Deciding whether to do academic writing right now

It is always a good exercise to think through why we write, though we pause to reflect on this question relatively rarely. In normal academic times, we might say things like:

◦ I need to finish this paper for my class because I’m trying to get through my first year of grad school
◦ I am trying to get tenure, and I know that the departmental norm is two publications a year, so I want to submit three things this year
◦ I wrote an abstract for this conference and it was accepted and now I have to write the paper because I already bought my plane ticket
◦ I feel called to contribute to the academic discussion about this topic and I have helpful insights that will move the conversation in useful directions
◦ Writing grounds me and helps me feel like I know who I am

And so on. Academic writing, like many things, is quite vulnerable to co-optation by what Jay Smooth calls “The Little Hater,” that part of ourselves that criticizes our creative production even as we’re trying to write. Many academic writers have a version of the Little Hater psychically transcribed from some teacher who was mean to us or in some way told us we weren’t smart and would never make it as a scholar, and we fold that voice into a neoliberal productivity fetish. During a global crisis, like our current pandemic, a lot of the normal reasons for academic writing aren’t actually very appropriate, and in particular the productivity demon version of the Little Hater is especially pernicious. Since nothing is normal right now, and since all of us are carrying various denominations and sorts of anxiety and stress, we should be actively rejecting logics of productivity as guarantors of self-worth. As I’ve been saying over and over to my students and colleagues: this is not a time to expect ourselves to get any work done.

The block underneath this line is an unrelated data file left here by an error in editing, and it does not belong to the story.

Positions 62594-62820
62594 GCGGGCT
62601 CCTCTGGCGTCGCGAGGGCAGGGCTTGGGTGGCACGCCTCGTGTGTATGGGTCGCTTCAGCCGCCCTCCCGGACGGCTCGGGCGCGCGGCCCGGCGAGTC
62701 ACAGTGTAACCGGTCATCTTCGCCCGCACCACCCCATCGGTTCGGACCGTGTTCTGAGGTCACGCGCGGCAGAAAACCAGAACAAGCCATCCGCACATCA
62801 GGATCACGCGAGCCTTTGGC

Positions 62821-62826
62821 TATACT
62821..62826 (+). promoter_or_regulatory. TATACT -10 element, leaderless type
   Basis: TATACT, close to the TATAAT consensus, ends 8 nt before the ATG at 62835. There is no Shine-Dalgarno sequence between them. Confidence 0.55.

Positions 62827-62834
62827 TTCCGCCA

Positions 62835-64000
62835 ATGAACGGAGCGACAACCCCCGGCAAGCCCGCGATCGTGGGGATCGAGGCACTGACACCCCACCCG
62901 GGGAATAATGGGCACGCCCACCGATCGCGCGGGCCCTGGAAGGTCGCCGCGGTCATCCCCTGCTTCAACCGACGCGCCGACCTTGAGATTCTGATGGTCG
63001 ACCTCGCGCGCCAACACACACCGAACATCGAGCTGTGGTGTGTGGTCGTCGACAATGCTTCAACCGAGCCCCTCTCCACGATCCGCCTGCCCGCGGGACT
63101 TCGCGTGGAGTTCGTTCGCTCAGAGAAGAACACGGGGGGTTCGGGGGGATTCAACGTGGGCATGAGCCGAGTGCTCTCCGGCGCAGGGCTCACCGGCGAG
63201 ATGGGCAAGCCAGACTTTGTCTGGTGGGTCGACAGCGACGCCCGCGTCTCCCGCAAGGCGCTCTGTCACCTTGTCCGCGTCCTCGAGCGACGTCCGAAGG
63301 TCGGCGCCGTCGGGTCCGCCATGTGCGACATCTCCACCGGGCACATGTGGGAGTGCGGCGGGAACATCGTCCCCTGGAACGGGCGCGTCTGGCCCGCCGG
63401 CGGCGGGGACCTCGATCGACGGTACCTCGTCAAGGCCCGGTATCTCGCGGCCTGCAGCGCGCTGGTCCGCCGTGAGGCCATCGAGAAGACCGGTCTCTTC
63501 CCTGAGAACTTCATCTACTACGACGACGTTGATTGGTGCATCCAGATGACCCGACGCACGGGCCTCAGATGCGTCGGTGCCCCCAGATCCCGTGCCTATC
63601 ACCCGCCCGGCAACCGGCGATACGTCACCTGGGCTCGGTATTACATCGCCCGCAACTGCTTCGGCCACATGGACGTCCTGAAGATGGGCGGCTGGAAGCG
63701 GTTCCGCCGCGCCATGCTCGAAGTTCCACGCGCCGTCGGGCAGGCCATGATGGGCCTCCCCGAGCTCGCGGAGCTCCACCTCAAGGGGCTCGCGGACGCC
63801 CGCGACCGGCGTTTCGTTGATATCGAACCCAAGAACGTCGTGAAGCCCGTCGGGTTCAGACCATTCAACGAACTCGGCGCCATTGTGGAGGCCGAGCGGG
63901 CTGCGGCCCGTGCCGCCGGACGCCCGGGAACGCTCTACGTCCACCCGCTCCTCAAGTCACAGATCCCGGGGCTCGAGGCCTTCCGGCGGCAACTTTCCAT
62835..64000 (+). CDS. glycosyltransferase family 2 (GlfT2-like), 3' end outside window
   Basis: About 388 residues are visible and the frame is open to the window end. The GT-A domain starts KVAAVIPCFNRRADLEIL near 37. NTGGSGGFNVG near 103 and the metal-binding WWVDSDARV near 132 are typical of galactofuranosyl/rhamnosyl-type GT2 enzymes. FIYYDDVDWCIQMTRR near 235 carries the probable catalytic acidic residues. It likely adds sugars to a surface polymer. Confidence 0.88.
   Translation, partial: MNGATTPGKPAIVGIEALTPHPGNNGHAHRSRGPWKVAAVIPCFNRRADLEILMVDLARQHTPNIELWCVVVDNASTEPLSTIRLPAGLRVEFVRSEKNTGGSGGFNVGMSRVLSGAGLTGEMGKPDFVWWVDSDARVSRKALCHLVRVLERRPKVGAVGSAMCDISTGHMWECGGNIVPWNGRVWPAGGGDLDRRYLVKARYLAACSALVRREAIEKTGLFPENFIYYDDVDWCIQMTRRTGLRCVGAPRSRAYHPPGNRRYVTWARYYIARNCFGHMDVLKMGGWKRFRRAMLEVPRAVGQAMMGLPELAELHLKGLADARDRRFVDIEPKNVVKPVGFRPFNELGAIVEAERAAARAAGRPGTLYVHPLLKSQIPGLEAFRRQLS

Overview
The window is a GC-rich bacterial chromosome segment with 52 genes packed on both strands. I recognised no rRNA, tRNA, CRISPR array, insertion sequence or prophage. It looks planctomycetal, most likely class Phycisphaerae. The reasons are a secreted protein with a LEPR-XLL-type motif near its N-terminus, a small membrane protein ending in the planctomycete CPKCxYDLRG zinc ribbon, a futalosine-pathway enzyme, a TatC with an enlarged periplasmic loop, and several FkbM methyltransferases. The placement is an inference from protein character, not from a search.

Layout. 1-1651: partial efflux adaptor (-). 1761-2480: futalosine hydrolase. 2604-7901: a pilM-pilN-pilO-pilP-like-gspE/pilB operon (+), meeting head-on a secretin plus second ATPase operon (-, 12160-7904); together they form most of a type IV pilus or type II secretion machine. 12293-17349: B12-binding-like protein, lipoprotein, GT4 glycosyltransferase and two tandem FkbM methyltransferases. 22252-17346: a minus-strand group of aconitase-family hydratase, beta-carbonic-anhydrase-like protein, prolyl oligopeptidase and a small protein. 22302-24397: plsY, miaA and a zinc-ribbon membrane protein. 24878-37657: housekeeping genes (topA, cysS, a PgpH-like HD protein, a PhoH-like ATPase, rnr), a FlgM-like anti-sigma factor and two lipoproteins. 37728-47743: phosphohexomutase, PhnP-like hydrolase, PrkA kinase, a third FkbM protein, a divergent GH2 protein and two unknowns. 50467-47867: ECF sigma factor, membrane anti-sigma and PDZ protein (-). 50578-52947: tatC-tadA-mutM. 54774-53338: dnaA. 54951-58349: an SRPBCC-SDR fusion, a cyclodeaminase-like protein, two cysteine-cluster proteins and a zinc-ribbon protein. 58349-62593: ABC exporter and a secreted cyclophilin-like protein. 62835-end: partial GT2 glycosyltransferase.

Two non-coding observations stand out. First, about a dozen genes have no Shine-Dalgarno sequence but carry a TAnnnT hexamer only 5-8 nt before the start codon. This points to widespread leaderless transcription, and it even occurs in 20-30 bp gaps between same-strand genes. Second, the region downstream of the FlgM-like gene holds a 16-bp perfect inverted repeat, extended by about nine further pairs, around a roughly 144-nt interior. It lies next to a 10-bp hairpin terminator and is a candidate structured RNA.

Still, there are some reasons we might want to or need to write during this time. Reasons could include:

◦ It is really important to me to have a regular time to touch in to something that is not doomscrolling through the news, and writing can be that.
◦ Even though it feels like the world is collapsing, I still need to show productivity to my Dean for some reason.
◦ I have a defense date set for my comprehensive/thesis/etc, and in order to to take up the next thing I’m doing I really want to finish it.
◦ I’m working on something that is meaningful to me
◦ I need to manifest the confidence that my work is worth doing even if it’s not directly related to the pandemic, and writing affirms my belief that we will collectively make it through this, like an anchor cast into a future.

So, the writing exercise has a couple of parts. (If you want to listen to me talking through this with my writing class and follow along, there is a recording here.)

1. Start by sitting in a comfortable way. You might close your eyes for this part. Just begin with feeling how you are – how you are emotionally, physically, how your feet feel touching the ground, how your clothing feels on your body. You’re just getting a baseline of how you feel right now.